Adding 1000 GWe of new nuclear energy capacity by 2050

The nuclear industry can achieve the momentum required to create an additional 1000 GWe of new capacity by 2050, Agneta Rising, director general of the World Nuclear Association said. This target is essential, she said, if the world is to ensure the International Energy Agency’s 2 Degree Scenario on climate change.

Connections of new nuclear power units doubled in 2015 to ten new reactors each year compared with five in 2014 and similar numbers in previous years.

Only nuclear power can ensure the clean, affordable and reliable electricity needed to meet increasing global energy demand whilst ensuring climate goals can also be achieved, Rising said.

She proposed the following schedule: 50 GWe of new capacity in 2016-2020, 125 GWe in 2021-2025 and 825 GWe in 2026-2050. That means a yearly connection rate of 10 GWe, 25 GWe and 33 GWe, respectively.

In the mid-80s, some 31 GWe of new nuclear capacity were delivered and connected each year, she noted. “I am so sure that we can do better now. We have more technologies, more experience, more companies and a lot of need to have this low-carbon electricity that is so reliable.”

The Association’s World Nuclear Performance Report 2016 shows there have been “a lot of reactor start-ups in the last 12 months in different parts of the world, including China, India, the USA, South Korea and Russia”, Rising said.

“Altogether they are delivering a connection rate of 11.3 GWe and the target for this period is 10 GWe, so already in the first year now we are delivering on that target. But there is much to do if we are going to ramp this up,” she said.

And construction periods are getting shorter. “Even in the industry, I hear people say that nuclear has long construction times. No. Construction times are coming down. There has been a 5.5 year average construction time for last five years. Of course there are examples where there have been big delays – delays in decision making and delays in construction, but overall, on average, it’s a very great result,” she said.

In addition, each reactor built is delivering more and more electricity, she said. “The capacity factor – what you deliver compared to what you are constructed to deliver – is climbing up. In the 80s, it was about 60% and now it is around 80%.” These percentages are based on the International Atomic Energy Agency’s Power Reactor Information System, or PRIS, database, which includes Japanese reactors even though they are not in operation currently. “That means, if you look at the reactors that are running – the capacity factor is above 80%,” Rising said. “If you look at many of the other energy sources, I don’t think there is any that has such high capacity factors as nuclear. For example, solar and wind have a capacity factor of 10-15% on average.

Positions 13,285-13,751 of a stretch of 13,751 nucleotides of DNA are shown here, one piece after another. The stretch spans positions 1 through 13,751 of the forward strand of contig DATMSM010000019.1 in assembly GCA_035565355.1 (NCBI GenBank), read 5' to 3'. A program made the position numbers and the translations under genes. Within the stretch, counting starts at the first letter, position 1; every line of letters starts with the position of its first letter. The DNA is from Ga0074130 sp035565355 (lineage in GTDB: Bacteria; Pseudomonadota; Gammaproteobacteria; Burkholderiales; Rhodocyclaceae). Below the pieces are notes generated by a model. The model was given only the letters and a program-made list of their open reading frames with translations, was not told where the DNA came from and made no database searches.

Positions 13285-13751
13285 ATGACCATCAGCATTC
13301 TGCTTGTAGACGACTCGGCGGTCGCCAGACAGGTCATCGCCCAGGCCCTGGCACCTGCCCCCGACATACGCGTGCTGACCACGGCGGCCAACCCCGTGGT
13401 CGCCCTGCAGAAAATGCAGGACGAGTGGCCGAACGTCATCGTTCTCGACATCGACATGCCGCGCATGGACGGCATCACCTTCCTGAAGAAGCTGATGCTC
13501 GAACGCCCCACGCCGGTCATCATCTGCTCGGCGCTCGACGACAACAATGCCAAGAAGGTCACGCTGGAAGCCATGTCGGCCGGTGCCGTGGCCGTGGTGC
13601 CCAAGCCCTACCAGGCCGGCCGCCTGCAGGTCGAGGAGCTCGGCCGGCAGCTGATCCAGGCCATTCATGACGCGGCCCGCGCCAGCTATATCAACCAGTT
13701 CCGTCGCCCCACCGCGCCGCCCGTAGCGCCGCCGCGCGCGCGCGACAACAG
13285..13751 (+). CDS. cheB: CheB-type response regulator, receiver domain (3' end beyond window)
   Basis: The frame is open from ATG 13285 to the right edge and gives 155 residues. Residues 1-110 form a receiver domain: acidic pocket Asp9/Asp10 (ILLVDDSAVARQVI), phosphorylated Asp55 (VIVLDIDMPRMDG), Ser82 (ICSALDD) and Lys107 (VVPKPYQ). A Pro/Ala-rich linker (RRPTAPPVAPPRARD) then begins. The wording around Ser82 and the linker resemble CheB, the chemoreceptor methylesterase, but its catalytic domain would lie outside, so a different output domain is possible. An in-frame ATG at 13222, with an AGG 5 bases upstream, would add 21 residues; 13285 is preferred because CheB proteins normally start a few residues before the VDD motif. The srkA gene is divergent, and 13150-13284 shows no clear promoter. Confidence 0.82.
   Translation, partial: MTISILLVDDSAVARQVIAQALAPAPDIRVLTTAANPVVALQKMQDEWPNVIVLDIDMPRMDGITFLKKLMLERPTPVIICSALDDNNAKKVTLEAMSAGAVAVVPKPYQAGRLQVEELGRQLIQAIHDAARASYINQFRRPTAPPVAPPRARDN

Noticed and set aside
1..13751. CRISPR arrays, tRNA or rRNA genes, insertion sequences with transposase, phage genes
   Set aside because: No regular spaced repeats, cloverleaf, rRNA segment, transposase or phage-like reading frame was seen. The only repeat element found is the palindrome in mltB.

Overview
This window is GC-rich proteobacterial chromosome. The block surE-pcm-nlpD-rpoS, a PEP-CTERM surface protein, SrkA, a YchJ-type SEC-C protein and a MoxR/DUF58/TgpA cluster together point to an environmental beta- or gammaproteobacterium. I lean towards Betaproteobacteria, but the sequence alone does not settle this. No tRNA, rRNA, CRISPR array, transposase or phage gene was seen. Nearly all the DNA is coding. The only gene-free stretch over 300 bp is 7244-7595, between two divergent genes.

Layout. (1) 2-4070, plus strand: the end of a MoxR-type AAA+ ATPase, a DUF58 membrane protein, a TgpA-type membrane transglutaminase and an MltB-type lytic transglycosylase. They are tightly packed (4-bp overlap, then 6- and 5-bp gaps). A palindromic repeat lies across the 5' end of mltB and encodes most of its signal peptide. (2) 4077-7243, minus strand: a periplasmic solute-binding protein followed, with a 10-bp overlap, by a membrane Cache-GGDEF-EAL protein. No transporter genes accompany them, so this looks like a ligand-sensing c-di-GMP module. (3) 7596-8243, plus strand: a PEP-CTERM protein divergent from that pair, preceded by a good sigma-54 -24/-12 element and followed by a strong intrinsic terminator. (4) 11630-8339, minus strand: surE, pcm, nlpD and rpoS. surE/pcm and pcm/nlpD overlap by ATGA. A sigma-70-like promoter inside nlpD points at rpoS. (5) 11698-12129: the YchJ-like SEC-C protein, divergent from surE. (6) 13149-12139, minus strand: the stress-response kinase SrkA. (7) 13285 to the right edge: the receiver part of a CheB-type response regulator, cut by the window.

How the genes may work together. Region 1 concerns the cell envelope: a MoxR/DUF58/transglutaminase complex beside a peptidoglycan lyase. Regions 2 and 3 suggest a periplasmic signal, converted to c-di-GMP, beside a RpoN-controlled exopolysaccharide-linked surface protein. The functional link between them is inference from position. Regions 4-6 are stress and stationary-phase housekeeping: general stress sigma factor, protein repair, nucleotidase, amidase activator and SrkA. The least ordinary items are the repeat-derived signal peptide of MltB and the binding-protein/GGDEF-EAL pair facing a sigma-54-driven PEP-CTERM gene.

A level playing field for all low-carbon technologies would value not only the environmental qualities of an energy source, but also its reliability and grid system costs.

Markets should be reformed to, Rising said, to support capital investments, include grid system costs, eliminate nuclear-only taxes, reform subsidies, give credit for low-carbon emissions, value 24/7 reliability and support innovative finance solutions.

A level playing field for nuclear cannot be achieved as long as power markets are distorted, Rising said, with low wholesale prices reflecting renewables that are supported by subsidies. Current gas prices may be low in the USA, but this does not reflect the cost of emissions that fossil fuelled plants account for, she added.

SOURCE – World Nuclear News